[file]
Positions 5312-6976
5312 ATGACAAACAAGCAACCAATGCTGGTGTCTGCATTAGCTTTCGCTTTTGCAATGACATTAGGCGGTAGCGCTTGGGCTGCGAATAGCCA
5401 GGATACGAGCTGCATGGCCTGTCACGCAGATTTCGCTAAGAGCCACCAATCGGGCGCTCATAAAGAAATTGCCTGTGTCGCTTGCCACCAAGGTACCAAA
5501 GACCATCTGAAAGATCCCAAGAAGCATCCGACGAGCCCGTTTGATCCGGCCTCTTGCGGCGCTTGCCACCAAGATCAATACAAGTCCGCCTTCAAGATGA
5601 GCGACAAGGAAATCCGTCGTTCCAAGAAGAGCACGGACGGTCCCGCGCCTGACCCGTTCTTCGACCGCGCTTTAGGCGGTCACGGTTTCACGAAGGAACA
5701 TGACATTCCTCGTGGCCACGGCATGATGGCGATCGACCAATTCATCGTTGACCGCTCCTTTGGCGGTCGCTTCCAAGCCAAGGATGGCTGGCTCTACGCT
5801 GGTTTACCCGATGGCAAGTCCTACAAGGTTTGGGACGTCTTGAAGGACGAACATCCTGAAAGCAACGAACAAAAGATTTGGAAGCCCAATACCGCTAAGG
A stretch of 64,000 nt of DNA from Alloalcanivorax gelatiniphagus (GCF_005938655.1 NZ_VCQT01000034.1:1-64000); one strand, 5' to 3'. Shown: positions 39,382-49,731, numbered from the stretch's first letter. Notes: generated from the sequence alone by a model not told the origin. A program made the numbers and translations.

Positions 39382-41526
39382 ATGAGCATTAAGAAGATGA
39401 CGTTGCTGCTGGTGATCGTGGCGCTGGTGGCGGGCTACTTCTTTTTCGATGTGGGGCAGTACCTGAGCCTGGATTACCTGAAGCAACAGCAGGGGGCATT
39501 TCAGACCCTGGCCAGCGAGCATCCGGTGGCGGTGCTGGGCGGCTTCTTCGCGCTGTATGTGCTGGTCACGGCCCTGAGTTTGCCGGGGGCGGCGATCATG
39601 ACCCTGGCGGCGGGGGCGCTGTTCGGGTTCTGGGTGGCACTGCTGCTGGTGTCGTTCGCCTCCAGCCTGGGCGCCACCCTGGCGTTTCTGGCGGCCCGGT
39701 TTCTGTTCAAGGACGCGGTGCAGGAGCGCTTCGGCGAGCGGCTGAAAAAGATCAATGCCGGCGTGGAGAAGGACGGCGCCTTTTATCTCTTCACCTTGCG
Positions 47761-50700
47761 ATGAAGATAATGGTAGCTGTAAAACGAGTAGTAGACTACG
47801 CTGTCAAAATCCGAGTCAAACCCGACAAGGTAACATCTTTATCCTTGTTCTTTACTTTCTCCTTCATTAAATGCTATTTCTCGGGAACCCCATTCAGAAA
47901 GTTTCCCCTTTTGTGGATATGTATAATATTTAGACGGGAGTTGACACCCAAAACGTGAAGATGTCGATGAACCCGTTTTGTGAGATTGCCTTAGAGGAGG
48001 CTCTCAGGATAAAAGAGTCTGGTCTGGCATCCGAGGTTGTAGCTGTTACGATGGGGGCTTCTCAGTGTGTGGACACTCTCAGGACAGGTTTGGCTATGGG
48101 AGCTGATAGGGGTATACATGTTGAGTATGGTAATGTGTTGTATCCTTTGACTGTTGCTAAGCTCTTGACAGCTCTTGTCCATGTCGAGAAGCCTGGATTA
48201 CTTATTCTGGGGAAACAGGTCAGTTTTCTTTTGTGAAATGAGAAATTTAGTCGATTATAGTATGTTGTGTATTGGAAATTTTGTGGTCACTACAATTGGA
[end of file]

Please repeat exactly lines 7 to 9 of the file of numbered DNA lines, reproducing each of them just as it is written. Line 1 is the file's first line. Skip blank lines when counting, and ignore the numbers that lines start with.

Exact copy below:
5801 GGTTTACCCGATGGCAAGTCCTACAAGGTTTGGGACGTCTTGAAGGACGAACATCCTGAAAGCAACGAACAAAAGATTTGGAAGCCCAATACCGCTAAGG
A stretch of 64,000 nt of DNA from Alloalcanivorax gelatiniphagus (GCF_005938655.1 NZ_VCQT01000034.1:1-64000); one strand, 5' to 3'. Shown: positions 39,382-49,731, numbered from the stretch's first letter. Notes: generated from the sequence alone by a model not told the origin. A program made the numbers and translations.

Positions 39382-41526